It's not exactly a surprise that the moon is getting beaten up — this new model just adds a few more hits per year. Our solar system is full of debris left over from its formation, and the Earth and the moon are under constant bombardment: NASA estimates that the Earth is hit with more than 100 tons of dust and sand-sized particles every day, with larger rocks showing up fairly frequently. We have the atmosphere it takes to incinerate most of that space trash, and plenty of space for the occasional rock to invade without notice. Because the moon has no atmosphere to slow incoming debris, it takes the cosmic punches at full force.
“It's just something that's happening all the time,” study author Emerson Speyerer, an engineer at Arizona State University in Tempe, told Nature News.
By examining 14,000 before-and-after shots taken with the LRO, Speyerer and his colleagues were able to spot craters that may have gone unnoticed without a pre-impact surface that they used for comparison.
"When looking at just a single image, many of the newly formed features are indistinguishable from their surroundings," Speyerer told Space.com. "It's only with these detailed comparisons with previous images that we can separate out these small surface changes."
Based on these findings, it seems that the moon's surface might be "younger" — more recently changed — than previously assumed. The researchers suggest that the top two centimeters of loose moon dust could be totally reworked in just 81,000 years — which is 100 times faster than was predicted by previous models of moon evolution.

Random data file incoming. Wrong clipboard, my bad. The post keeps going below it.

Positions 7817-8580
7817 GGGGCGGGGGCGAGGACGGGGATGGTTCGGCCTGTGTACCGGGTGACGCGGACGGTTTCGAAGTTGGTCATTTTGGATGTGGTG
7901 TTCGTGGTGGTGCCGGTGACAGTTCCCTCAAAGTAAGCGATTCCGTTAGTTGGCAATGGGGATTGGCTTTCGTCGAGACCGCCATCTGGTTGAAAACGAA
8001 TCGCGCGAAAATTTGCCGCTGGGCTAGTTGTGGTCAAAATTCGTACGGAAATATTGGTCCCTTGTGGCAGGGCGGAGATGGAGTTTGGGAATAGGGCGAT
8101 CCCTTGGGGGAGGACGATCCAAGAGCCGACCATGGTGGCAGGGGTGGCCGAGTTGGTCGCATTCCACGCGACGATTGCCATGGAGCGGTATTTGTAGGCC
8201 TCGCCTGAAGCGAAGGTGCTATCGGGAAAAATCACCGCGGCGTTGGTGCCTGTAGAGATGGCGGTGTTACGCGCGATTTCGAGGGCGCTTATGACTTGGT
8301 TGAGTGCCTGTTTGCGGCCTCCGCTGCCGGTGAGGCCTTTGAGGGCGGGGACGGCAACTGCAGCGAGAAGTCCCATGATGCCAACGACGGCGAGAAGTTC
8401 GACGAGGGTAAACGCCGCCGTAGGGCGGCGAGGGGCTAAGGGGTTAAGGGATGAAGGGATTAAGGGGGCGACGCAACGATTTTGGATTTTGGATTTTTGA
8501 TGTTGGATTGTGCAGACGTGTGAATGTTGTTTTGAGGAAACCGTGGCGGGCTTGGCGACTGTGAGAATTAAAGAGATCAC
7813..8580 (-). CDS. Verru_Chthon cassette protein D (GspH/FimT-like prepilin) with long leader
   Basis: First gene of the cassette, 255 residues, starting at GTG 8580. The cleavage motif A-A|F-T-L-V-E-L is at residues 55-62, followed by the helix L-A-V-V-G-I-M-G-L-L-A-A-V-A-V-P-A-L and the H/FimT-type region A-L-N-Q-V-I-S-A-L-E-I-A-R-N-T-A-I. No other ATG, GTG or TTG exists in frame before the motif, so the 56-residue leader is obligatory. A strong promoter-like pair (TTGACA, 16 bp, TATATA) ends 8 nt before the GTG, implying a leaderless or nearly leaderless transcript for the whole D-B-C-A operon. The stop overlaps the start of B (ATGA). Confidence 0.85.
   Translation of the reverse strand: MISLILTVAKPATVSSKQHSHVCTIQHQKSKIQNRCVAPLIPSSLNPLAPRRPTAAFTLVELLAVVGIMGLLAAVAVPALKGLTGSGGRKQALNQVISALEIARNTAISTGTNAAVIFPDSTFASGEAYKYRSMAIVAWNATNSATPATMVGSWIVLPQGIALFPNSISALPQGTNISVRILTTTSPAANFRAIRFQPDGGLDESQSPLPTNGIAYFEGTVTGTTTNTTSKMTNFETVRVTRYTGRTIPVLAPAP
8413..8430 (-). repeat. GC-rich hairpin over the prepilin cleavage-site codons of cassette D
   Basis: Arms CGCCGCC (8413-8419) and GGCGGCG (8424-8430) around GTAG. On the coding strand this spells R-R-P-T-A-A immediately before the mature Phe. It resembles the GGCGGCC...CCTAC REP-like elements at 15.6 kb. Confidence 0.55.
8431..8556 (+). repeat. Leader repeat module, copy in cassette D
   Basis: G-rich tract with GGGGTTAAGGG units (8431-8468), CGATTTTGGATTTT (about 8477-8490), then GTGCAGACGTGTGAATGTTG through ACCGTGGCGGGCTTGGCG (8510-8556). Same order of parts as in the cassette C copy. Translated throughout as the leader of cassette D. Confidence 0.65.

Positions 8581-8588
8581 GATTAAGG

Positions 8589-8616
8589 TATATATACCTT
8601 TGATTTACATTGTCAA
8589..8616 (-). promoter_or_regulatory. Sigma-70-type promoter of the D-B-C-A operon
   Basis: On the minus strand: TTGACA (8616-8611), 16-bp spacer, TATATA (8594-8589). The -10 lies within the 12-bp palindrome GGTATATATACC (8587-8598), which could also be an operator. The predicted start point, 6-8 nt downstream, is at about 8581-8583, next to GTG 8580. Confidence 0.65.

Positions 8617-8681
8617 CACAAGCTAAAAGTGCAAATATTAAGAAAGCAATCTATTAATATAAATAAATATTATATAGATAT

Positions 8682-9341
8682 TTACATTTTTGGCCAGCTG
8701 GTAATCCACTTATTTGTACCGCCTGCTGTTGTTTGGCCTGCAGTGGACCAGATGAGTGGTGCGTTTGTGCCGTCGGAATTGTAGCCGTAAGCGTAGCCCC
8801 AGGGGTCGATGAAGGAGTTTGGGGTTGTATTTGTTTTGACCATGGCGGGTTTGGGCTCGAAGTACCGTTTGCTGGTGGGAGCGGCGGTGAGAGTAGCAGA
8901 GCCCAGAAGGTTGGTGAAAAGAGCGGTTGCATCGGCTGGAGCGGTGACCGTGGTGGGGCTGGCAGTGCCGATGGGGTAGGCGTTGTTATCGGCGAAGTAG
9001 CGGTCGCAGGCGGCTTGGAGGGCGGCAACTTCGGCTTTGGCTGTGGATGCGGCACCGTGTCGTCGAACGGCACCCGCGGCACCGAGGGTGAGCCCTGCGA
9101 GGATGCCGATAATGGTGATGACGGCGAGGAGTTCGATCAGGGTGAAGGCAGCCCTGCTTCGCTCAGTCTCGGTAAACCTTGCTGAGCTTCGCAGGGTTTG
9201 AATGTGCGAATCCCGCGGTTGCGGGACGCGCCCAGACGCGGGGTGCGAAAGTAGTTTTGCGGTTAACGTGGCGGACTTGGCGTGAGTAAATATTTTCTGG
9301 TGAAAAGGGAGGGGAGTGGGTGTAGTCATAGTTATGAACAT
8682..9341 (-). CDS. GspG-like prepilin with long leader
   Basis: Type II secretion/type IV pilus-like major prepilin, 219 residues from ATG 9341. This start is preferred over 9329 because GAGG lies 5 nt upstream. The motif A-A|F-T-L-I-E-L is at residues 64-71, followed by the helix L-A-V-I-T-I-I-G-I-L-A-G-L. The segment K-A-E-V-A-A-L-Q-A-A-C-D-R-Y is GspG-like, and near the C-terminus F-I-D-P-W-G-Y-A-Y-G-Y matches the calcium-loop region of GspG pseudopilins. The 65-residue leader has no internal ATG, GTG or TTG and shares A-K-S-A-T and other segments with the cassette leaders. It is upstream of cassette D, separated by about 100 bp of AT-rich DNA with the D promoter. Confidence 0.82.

Do future astronauts, miners and moon colonists need to worry about impacts? Nature reports that the likelihood of a direct meteorite impact on a base — or human — is pretty slim. But the off-spray of smaller materials that has formed those 47,000 tiny "splotches" could pose a problem. Some splotches were found as far as 20 miles away from their associated impact crater. Any long-term lunar structures would have to be built to withstand impacts from dust particles moving at 1,120 miles per hour to avoid getting splotched, the researchers said.